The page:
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    ‘NFL Sunday Ticket’ Trial FAQ: Breaking Down the Verdict, Antitrust Violations

    Read up on everything you need to know regarding the landmark court case for the NFL Sunday Ticket package and streaming platforms as a whole.

    A landmark case regarding the NFL and its “Sunday Ticket” package has taken yet another turn.

    A jury in the U.S. District Court found that the NFL violated antitrust laws in distributing out-of-market Sunday afternoon games on a premium subscription service Thursday evening. While the league is currently forced to pay a massive sum to both commercial and residential areas, the case is far from over.

    We have you covered on some of the more pressing questions regarding the case and where both sides go from here.

    What Did the NFL Do Wrong?

    The plaintiffs argued that the league violated antitrust laws in distributing Sunday afternoon out-of-market games on a premium service.

    While all major sports in America, such as the MLB, NBA, and the NHL, market out-of-town games on different platforms, the other leagues market their packages on multiple distributors and share in the revenue per subscriber instead of receiving an outright rights fee.

    The fact that the NFL only allows for one distributor — and they are allowed to increase prices significantly because of that — is the reason for the lawsuit in the first place. DirecTV was the original provider from 1994 to 2022 before the league moved the package to YouTube TV last season.

    The biggest question regarding this case has been the NFL’s antitrust exemption. The league has been awarded that exemption since 1961, allowing it to bypass the federal government on most major cases across the league’s history.

    With premium services not seen as part of that exemption, the NFL and other leagues can potentially be penalized for their out-of-market game plans.

    How Much Will the NFL Have To Pay?

    As of now, the NFL has been ordered to pay damages to two classes of plaintiffs: the residential and commercial classes. Currently, the residential class earns $4.7 billion, while the commercial class will receive $96 million.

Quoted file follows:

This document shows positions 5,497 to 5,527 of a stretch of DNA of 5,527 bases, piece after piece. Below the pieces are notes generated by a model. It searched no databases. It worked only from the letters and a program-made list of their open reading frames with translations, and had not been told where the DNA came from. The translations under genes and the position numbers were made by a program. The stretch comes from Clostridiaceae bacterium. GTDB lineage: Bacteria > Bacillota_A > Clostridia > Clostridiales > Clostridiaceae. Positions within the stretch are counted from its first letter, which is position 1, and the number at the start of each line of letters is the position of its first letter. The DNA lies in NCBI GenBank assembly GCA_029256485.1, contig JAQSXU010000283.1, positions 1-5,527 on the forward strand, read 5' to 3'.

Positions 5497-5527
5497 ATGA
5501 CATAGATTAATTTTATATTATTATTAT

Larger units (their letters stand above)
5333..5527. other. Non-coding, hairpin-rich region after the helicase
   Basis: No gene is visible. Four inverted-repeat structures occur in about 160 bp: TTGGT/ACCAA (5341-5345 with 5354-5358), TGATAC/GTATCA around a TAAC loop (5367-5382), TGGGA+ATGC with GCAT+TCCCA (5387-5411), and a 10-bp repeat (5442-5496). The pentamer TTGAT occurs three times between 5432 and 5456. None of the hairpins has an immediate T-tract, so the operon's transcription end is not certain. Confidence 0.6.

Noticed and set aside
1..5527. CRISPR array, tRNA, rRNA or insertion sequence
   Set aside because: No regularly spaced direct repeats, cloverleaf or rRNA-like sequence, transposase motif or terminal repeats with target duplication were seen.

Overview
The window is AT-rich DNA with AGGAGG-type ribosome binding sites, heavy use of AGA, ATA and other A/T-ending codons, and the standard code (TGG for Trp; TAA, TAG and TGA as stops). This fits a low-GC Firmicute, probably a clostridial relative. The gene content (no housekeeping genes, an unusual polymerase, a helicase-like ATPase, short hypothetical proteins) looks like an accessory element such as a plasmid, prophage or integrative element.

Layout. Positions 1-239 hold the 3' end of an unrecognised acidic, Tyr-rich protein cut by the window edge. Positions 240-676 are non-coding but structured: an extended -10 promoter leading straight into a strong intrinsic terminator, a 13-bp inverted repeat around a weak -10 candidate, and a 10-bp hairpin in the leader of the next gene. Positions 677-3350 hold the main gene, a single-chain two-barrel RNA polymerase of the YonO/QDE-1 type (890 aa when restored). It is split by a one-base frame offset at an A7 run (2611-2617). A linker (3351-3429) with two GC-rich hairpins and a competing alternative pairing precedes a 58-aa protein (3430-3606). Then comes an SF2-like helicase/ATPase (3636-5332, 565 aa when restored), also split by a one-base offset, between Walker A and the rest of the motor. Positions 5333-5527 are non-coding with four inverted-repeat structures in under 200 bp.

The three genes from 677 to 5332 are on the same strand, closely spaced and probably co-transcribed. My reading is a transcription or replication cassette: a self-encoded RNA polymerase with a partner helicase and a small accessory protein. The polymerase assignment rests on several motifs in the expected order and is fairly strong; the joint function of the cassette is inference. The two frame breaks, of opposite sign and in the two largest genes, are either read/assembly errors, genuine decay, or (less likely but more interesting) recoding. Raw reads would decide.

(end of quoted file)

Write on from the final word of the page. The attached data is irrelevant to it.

It’s very important to note that damages can be tripled under federal antitrust laws. In that regard, the NFL could end up being liable for $14.39 billion — almost 1/6th of the league’s current revenue.

    MORE: Sunday Ticket Trial Comes to Dramatic End: NFL Must Pay $4.7 Billion

    Until the appeals process is concluded, though, no damages will be awarded to any particular group. The league has already begun focusing on the next steps in that process.

    How Much Will ‘NFL Sunday Ticket’ Consumers Receive?

    It’s important to remember that while the NFL has lost this particular lawsuit, the league doesn’t have to offer any sort of payment just yet until the full appeals process plays out.

    As of now, though, the league has been ordered to pay $4.7 billion in damages to the residential class. Residential classes mean anyone who has used DirectTV (the NFL’s original streaming platform for Sunday Ticket) between June 17, 2011, and Feb. 7, 2023. If the verdict is upheld, NFL Sunday Ticket consumers during that time period would receive close to $2,000.

    Anyone who was awarded the streaming platform for free as a way to entice new customers is excluded from this particular lawsuit money.

    While no one will receive any money just yet until the appeals process is concluded, this is a significant decision made in the courts to keep the league accountable, and it could change streaming platforms in the future.

    What Are the Next Steps?

    Many people will think that, based on this ruling, they’re about to get a lot of money from the NFL. But that’s not going to be the case just yet.

    In a statement made following the jury’s ruling, the NFL has already confirmed they would be appealing the decision and taking the necessary steps to try and overturn the latest ruling.

    U.S. District Judge Philip Gutierrez is planning to hear post-trial motions on July 31, and the jury’s decision could be overturned if he feels the plaintiffs didn’t provide enough evidence.

    KEEP READING: Who Are the NFL’s Richest Owners? Ranking Every Owner 32 to 1

    Following that process, the NFL would then appeal the ruling and take the case up the court system while their payment requirements would be halted until those rulings are completed.

    However this truly ends, it doesn’t look like the league is going to go down that quickly.

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